Sunday, 18 December 2011

A Bibliography of the Works of W. Somerset Maugham




Stott, Raymond Toole. A Bibliography of the Works of W. Somerset Maugham. London: Kaye & Ward, 1973.

This is basically a bibliography of the the editions of the books published by Maugham up to 1973. It was first published as Maughamiana a Bibliography of the Works of W. Somerset Maugham (1950). Due to the nature of bibliography, it is better to get the latest edition. For this version, there is an earlier one in 1956, but this latter issue (1973) is much more complete. It is definitely very useful for scholars and collectors alike.

The book is divided into several sections, with detailed information, description and on occasions interesting circumstances, on Maugham's first editions. Category B lists the subsequent collected editions, C consists of "Books and Pamphlets edited, or with contributions by W. Somerset Maugham", D of "Contributions by W. Somserset Maugham to periodicals", E of "Plays novelised or books dramatised by others", F of "Check list of works concerning W. Somerset Maugham", G of "Check list of periodicals concerning W. Somerset Maugham", and lastly, H with Appendices.

The index provides easy searches for individual stories' and/or books' history of publication. One shortcoming is its errors, which are nuisance at times but without big consequence. I have noted a few, but, unfortunately, forgot to mark them. Another blemish is by no means inherent in the work itself, which is the fact that the bibliography records only up to 1973. Nevertheless, in my search for Maugham's editions, I have come across obscure editions published before 1973 that do not appear in Stott's catalogue, with different colour binding and publishers.

In conclusion, I would highly recommend this book for those who are interested in Maugham's early editions. It provides a mine of information which otherwise would have been very time consuming to collect and verify, and a base for further research. The price is highly affordable, that one can get a used copy for under US$20, and there are other editions published by different publishers, other than the one listed here.

5 comments :

  1. I don't know if you're aware of it, but you might possibly find this attempt for a critical examination of Mr Stott's work useful:

    http://www.librarything.com/topic/137240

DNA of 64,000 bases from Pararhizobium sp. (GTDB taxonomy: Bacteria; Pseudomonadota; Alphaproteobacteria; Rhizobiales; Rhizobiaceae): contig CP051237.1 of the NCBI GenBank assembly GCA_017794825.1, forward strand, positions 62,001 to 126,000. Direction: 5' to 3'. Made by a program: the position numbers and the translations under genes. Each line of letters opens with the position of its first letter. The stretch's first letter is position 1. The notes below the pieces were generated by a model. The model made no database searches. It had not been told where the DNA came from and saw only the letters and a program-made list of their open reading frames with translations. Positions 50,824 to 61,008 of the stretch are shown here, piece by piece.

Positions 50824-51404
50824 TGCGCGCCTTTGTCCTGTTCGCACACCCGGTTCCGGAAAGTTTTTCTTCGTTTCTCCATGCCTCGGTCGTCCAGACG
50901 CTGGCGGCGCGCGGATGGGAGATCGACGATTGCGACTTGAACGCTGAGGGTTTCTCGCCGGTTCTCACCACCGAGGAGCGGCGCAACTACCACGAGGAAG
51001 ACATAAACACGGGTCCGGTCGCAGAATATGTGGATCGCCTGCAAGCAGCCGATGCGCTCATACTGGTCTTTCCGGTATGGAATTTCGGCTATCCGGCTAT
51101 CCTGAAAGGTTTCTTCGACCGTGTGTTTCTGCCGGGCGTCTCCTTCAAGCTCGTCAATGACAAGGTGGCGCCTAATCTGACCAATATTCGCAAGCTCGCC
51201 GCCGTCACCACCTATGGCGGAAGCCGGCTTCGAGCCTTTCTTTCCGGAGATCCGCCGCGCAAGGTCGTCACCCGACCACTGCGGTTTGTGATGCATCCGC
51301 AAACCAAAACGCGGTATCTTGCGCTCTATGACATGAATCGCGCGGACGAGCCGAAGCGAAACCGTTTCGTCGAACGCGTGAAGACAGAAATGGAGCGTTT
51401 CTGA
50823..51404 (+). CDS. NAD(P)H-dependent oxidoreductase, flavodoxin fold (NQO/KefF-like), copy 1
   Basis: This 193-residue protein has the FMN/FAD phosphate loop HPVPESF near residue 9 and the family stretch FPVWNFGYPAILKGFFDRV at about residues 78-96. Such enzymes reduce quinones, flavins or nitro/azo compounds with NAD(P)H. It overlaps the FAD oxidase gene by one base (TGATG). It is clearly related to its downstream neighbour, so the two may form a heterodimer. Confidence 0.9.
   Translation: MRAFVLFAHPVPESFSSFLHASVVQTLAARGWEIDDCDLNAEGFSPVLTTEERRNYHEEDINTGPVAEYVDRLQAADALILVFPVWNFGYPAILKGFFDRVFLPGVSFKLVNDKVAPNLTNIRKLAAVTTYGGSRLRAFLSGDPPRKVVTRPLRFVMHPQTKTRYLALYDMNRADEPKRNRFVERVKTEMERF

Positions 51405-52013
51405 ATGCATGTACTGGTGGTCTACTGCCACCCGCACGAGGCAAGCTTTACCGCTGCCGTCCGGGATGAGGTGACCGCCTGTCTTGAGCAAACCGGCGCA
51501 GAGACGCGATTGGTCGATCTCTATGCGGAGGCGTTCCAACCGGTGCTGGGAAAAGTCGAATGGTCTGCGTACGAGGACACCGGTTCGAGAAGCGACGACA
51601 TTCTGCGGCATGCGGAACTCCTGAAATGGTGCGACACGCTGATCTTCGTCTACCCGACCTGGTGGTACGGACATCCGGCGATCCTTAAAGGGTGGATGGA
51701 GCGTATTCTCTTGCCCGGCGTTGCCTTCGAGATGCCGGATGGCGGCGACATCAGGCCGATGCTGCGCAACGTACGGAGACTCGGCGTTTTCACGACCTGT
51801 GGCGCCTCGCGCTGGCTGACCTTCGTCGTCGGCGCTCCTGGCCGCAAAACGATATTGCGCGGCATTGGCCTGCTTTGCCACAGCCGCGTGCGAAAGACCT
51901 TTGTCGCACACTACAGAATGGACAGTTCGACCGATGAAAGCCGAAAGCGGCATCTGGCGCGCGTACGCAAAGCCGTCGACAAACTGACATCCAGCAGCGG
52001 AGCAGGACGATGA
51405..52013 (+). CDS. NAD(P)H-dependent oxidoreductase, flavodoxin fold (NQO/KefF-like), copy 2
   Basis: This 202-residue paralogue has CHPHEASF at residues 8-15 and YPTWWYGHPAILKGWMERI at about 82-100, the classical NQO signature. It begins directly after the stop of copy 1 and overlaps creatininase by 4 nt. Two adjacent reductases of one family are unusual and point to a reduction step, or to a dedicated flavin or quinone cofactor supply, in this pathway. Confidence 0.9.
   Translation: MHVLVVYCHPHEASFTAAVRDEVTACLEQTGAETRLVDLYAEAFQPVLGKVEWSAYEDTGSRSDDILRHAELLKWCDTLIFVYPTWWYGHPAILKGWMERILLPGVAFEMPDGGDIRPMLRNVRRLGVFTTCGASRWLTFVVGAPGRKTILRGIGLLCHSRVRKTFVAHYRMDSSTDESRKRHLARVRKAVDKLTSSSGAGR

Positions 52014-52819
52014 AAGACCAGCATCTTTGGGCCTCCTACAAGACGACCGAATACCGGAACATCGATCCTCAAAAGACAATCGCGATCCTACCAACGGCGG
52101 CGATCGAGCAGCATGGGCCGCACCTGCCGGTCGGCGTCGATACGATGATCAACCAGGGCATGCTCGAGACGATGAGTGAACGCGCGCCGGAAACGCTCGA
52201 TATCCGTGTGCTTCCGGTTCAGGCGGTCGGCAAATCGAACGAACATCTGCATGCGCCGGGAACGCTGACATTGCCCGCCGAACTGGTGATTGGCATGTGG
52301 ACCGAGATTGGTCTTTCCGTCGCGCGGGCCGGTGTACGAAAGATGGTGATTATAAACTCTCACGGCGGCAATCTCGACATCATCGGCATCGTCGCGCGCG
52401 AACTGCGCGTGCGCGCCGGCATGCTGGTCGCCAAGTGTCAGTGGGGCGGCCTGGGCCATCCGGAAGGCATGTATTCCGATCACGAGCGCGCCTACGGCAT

Feel free to disagree with the opinions or point out mistakes.

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    Replies
    1. Hello Alexander,
      Thank you for the link and all the bibliographical search!

      I have noticed wrong cross references, typos, etc. I have attempted to fill in some magazine stories not registered on my short stories page , but I only looked at the stories that are available online and those that I stumbled upon. I will check with your list and update accordingly.

      In many of the first editions I find more typos than the specific ones mentioned by Stott, but I assume the ones he points out are only those corrected in later issues.

      Your critical examination adds a very helpful tool.

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    2. Oh, and some time ago I found listed in archive.org a story attributed to Maugham called "The Body Snatcher" that got me all excited. I thought he wrote something more along the line of The Magician. Hard to imagine him writing about body snatchers though. Anyway, it turns out to be Robert Louis Stevenson's story retold by Kieran McGovern!

      And the Liza in gutenberg, which appears to be a Penguin edition, lists it as first published by William Heinemann in 1897...

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    3. This is an impressive error about "Liza"! Hard to imagine how careless even eminent publishers sometimes are. An early version of "A Man from Glasgow" turned up relatively recently, so there is a good chance that some macabre ghost stories by Maugham, maybe even some about bodysnatching, still lay buried in the archives. I think I should like to read Stevenson's story. Sometime ago, in an Ellery Queen anthology of crime stories by famous authors, I run across "Markheim" and was mightily impressed (and mightily scared).

      It is my idea, more like a dream actually, to post on the blog something like a greatly expanded, corrected and up-to-date ToC of Mr Stott's bibliography, both as a tribute to his industry and as a reliable reference to anything Maugham ever wrote. Heaven knows when it will happen and whether or not it will be useful. The LT thread was supposed to be the prelude to this (still imaginary) bibliography. In any case, any feedback is always appreciated.

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    4. I haven't read "Markheim." I am going to look for it now. I like weird and ghost stories a lot. Recently I discover Doyle's non-Sherlock Holmes stories and like them a lot. I have only read a few Sherlock Holmes before. I read somewhere that in fact Doyle had a higher opinion of his non-Sherlock works. He has a collection The Captain of the Polestar and Other Tales, which is excellent.

      That would be great! Do follow your dream! It would be so helpful for people interested in Maugham. I for one will vouch for it! There are so many archives coming out in Google it would be great to be able to unbury forgotten stuff.

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